Author : Patrica Stewart, Staff Writer

“It’s not a great analogy, Professor, but think of it this way,” explained the chronotechnician, “time flows like a river. Something we call a ‘world line,’ which is the sequential path of an object through space-time. I can select any object, say you, and follow your ‘world line’ back through time, and project the image on the Chronoloviewer screen. Would you like a demonstration?”

“Absolutely. Show me what I was doing yesterday, at exactly this time.”

The chronotechnician spent five minutes entering the appropriate data into the control panel, and then activated the Chronoloviewer. Although there was some noise in the image, the Professor saw himself at the lectern in front of his 10:00 Paleontology class. The notes on the computer screen at the front of the class were clearly from yesterday’s lecture. “Wow, that’s incredible. Do you have sound?”

“Sorry, Professor, not yet. Would you like to go further back? Maybe see if O. J. killed Nicole?”

“Hardly necessary,” he replied with a trace of disgust. “Can you go back 65 million years, to the Cretaceous-Tertiary extinction, and show me what killed the dinosaurs?”

“Huh, I guess so. I believe I can follow Earth’s world line.” This time the data entry took about an hour, and the image was slightly noisier, but the dinosaurs on the screen revealed they were viewing the correct time. However, the scene was right out of a sci-fi B movie. Streamlined aircraft, firing energy weapons, were hunting the dinosaurs. The forests were being set ablaze, and all the animals were being driven into large nets and transported up to gigantic hovering saucers. The Professor didn’t know what to make of these images. Why were space aliens hunting the dinosaurs? Was it for food, or sport? Did the aliens cause the mass extinctions? Maybe the Chicxulub impact was a big coincidence, and had nothing to do with the actual extinction of the dinosaurs. The fires the aliens were setting could explain some of the contradictory soot evidence found by Paleontologists. “Quick,” he said, “go to the Triassic mass extinction, around 195 million years ago.”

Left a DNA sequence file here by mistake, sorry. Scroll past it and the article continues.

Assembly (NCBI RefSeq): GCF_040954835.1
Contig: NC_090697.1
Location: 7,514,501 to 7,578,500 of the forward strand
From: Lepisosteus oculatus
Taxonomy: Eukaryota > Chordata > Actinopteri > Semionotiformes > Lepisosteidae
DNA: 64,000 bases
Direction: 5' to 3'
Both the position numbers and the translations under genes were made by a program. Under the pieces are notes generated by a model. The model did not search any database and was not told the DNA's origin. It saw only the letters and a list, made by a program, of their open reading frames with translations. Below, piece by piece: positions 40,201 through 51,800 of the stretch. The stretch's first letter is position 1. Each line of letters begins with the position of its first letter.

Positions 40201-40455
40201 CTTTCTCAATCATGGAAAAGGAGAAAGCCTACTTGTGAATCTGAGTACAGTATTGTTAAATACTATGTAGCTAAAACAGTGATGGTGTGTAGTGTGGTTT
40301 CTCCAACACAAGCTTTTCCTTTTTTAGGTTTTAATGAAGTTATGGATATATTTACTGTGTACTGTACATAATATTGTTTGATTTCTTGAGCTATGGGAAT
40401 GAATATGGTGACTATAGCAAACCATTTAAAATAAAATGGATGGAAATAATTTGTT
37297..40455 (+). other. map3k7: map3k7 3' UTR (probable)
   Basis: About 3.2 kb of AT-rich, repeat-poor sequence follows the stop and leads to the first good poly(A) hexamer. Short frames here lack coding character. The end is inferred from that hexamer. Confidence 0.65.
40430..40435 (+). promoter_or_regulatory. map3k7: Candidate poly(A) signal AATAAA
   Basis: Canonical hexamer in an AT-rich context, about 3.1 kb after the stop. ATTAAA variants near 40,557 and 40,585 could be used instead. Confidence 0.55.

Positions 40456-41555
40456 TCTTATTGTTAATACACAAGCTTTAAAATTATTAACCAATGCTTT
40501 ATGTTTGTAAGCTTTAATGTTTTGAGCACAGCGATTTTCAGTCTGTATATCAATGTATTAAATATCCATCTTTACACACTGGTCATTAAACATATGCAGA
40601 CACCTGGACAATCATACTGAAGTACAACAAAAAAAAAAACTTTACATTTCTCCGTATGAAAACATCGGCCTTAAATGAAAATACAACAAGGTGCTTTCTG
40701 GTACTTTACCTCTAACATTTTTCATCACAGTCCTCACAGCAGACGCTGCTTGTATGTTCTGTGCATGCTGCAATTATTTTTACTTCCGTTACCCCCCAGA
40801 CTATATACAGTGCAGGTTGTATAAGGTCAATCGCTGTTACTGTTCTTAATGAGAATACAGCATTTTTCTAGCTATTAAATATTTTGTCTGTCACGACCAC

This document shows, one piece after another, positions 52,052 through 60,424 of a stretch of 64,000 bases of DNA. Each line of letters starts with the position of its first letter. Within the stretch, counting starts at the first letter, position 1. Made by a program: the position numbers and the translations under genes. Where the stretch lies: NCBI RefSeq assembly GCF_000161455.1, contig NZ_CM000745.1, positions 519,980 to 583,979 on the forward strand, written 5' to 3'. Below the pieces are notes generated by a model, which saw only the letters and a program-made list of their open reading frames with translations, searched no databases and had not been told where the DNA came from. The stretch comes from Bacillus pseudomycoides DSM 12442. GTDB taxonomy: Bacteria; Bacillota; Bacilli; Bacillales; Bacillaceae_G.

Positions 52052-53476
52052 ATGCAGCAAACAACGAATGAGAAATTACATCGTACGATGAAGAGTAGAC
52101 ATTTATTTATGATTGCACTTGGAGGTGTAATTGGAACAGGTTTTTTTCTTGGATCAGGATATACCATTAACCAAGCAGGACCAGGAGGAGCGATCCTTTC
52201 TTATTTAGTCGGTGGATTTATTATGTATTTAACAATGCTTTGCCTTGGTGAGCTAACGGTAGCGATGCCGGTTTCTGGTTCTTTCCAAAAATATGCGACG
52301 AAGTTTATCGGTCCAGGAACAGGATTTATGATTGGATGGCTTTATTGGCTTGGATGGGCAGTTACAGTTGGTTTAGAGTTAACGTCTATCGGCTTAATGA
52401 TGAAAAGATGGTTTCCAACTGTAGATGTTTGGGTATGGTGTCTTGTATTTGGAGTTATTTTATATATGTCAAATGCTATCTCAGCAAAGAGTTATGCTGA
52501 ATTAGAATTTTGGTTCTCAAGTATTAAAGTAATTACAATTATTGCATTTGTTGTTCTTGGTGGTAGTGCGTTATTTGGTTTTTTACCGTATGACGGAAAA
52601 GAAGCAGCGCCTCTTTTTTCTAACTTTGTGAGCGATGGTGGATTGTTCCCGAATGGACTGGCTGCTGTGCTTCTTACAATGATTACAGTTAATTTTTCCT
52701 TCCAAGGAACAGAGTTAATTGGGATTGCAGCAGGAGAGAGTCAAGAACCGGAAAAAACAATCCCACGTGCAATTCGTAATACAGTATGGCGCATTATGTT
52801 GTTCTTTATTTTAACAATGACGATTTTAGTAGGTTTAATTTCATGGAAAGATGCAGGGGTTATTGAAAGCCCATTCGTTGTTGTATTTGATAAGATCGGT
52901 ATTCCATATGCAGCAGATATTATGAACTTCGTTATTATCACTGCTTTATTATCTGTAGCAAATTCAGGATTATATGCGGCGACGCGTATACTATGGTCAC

It was the same scene, although the ships were visibly more primitive. But this time the aliens were using pulsating energy beams from orbiting space ships, concentrating most of their firepower in the centerline of Pangaea. The continent seemed to split in half as horrific lava flows were driving the animals toward large metal cages. Shuttlecraft were ferrying the trapped animals into space. The Professor realized that the lava trench could be the start of the Mid-Atlantic Ridge. And, there was archeological evidence of extreme lava flows coincident with the Triassic mass extinction. This was extraordinary!

Over the next six hours, they viewed the Permian-Triassic extinction, the Late Devonian extinction, and the Ordovician-Silurian extinction. The scenarios were always the same; alien spaceships harvesting Earth’s animal population. “Nobody will believe this,” mumbled the Professor.

“Ah, sir, I don’t want to be an alarmist,” said the chronotechnician, “but this could be very bad news for us. I’ve done some quick back-of-the-envelope calculations; if you divide the dates of these mass extinctions by 32.5 million years, you get whole numbers: 2, 6, 8, 11, and 13. It’s like these aliens live on a planet or space station that approaches our solar system every 32.5 million years. I’ll bet there were minor-extinctions in between the major ones, say at 32.5, 98.5, 130, or 162.5 million years ago. If I’m right, it’s been 32.5 million years since their last visit. The hunting parties are due back at any time.”

Discuss the Future: The 365 Tomorrows Forums
The 365 Tomorrows Free Podcast: Voices of Tomorrow
This is your future: Submit your stories to 365 Tomorrows